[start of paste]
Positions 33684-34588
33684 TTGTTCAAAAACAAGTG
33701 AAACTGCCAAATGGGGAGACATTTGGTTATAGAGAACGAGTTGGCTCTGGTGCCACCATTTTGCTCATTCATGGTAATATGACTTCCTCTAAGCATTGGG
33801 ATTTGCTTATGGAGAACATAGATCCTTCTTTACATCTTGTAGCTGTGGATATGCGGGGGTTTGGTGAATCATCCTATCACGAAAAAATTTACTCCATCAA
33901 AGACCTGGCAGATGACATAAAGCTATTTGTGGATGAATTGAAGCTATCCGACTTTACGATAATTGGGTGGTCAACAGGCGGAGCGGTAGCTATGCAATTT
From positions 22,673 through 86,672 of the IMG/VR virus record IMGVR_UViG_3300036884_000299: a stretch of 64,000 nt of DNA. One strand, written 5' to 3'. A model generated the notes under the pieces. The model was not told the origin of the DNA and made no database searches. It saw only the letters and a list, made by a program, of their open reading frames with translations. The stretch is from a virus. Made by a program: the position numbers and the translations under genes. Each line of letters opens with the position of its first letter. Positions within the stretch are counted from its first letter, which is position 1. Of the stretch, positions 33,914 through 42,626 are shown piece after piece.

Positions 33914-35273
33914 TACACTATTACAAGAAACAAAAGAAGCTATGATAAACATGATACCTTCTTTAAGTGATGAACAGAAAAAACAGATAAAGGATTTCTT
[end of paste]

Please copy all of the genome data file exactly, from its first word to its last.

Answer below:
Positions 33684-34588
33684 TTGTTCAAAAACAAGTG
33701 AAACTGCCAAATGGGGAGACATTTGGTTATAGAGAACGAGTTGGCTCTGGTGCCACCATTTTGCTCATTCATGGTAATATGACTTCCTCTAAGCATTGGG
33801 ATTTGCTTATGGAGAACATAGATCCTTCTTTACATCTTGTAGCTGTGGATATGCGGGGGTTTGGTGAATCATCCTATCACGAAAAAATTTACTCCATCAA
33901 AGACCTGGCAGATGACATAAAGCTATTTGTGGATGAATTGAAGCTATCCGACTTTACGATAATTGGGTGGTCAACAGGCGGAGCGGTAGCTATGCAATTT
From positions 22,673 through 86,672 of the IMG/VR virus record IMGVR_UViG_3300036884_000299: a stretch of 64,000 nt of DNA. One strand, written 5' to 3'. A model generated the notes under the pieces. The model was not told the origin of the DNA and made no database searches. It saw only the letters and a list, made by a program, of their open reading frames with translations. The stretch is from a virus. Made by a program: the position numbers and the translations under genes. Each line of letters opens with the position of its first letter. Positions within the stretch are counted from its first letter, which is position 1. Of the stretch, positions 33,914 through 42,626 are shown piece after piece.

Positions 33914-35273
33914 TACACTATTACAAGAAACAAAAGAAGCTATGATAAACATGATACCTTCTTTAAGTGATGAACAGAAAAAACAGATAAAGGATTTCTT